Austin Matchmaker

Austin-Dating

5 Reasons Dating Multiple People Is Bad

As an Austin Matchmaker, I frequently get told by Austin singles that dating multiple people is the best way to increase your chances of finding love. I blame this on the evil empire: dating apps. With apps like Tinder and Hinge, your dating life basically becomes speed dating — even if you’re only pursuing one person at a time, it’s likely the person you’re pursuing is still talking to multiple people.

On the surface it may sound sensible, like if you want to win the lottery you just need to buy more tickets. However finding love is not like winning the lottery, or is it?! Of course it isn’t. Finding love is all about timing, creating opportunities to meet new people in real life, and having chemistry..

As for chemistry? Scientists have been trying to figure out what makes people fall in love for years. The best they have come up with is pheromones meaning we all are technically just sniffing each other out like they do in the animal kingdom.

So if logic tells us that our odds will increase by dating multiple people  at once, then what are the reasons it can backfire?  It’s riskier than you think. Just because we can do something (like date five people at once) doesn’t mean we should do it. Part of being an adult is analyzing all the things you can do and deciding what’s best for you, personally.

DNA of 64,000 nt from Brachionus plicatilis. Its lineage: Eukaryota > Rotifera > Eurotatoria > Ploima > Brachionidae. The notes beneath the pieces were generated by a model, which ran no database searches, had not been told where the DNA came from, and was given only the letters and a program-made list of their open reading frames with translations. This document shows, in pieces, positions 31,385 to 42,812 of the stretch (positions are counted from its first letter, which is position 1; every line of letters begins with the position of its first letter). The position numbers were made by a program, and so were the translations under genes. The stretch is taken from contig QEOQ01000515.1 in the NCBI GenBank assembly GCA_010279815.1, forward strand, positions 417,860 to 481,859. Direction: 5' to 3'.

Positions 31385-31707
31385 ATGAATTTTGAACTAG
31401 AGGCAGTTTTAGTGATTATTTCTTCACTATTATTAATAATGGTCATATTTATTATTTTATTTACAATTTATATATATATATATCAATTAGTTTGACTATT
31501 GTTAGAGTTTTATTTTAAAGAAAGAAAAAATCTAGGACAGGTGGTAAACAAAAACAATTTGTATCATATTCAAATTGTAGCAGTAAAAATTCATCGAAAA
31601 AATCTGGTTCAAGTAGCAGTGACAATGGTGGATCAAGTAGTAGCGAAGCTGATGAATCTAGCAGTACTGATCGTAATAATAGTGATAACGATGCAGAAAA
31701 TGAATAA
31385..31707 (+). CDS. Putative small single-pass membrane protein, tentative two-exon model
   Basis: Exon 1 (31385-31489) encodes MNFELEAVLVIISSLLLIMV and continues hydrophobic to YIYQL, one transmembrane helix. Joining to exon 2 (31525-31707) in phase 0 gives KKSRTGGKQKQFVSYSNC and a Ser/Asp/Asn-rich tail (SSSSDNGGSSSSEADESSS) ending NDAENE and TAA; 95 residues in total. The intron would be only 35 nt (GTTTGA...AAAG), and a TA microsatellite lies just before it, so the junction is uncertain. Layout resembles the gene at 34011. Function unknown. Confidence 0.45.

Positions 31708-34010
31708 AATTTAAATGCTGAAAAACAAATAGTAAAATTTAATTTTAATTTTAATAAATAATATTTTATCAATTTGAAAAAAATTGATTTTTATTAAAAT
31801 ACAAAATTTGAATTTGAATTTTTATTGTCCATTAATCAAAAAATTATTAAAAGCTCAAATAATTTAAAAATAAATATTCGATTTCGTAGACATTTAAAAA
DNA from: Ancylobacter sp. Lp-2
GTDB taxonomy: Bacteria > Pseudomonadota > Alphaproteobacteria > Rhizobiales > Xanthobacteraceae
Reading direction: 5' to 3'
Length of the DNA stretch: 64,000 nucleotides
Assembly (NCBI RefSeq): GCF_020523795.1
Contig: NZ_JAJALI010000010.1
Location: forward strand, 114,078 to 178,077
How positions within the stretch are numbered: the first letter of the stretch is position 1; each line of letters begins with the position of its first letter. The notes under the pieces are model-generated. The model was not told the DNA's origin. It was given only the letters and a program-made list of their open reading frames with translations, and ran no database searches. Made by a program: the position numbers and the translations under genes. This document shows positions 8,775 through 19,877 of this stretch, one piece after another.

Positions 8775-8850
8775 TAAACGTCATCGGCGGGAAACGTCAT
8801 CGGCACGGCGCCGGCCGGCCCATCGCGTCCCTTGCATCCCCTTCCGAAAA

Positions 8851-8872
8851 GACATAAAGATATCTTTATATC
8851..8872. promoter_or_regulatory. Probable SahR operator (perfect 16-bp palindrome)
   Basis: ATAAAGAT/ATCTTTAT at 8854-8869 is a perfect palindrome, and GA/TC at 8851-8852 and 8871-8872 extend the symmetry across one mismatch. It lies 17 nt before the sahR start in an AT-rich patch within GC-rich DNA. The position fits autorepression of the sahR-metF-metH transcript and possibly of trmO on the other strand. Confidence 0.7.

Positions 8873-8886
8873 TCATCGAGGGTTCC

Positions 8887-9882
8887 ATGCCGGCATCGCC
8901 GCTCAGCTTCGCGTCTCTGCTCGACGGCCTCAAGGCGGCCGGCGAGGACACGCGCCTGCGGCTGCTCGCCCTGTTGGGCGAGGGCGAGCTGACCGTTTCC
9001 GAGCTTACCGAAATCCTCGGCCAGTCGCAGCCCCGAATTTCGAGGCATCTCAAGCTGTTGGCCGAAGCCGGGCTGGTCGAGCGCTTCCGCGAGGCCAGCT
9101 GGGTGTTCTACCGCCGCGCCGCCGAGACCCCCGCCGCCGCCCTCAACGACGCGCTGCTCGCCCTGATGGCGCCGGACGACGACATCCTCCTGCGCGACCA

If your dating strategy is keeping your options open by dating multiple people, how can you be emotionally available enough to get to know these Austin singles on a deeper level and determine who is most compatible with you? Here are the top 5 reasons that dating multiple people will ruin your chances of finding love:

1.    You’ll be too picky

Studies have shown time and time again that having too many options, especially in the online dating world, can work against you and bring out problematic pickiness. For example, online daters can be incredibly picky because there’s always another profile.

When you meet people on apps., you will make a selection—then immediately start wondering about the merits of the people you didn’t choose. All that wondering leads to a feeling of being dissatisfied with the choice you made, kind of like the bigger better deal syndrome.

And then it’s back online to start the process all over again with the next selection. Wash, rinse, repeat. The problem could be our quest for perfection. We all want to believe in “The One” – a person that meets every item on our relationship checklist, who’s our soul mate forever. But when you search for perfection, you’re unlikely to find it.

2.   It increases FOMO

 We’ve all heard the term FOMO. It stands for the fear of missing out. We can pass on reasonable job offers because there’s we wonder if there is a better one out there. We can afford to flake on friends or dates or concerts or family — or worse, ghost them — because there’ll be other opportunities.

So you go out on a date. You’re trying to concentrate on what the guy across from you is saying. The social media culture we live in today tells us that an ordinary life isn’t enough, so we’re always looking for the next best thing.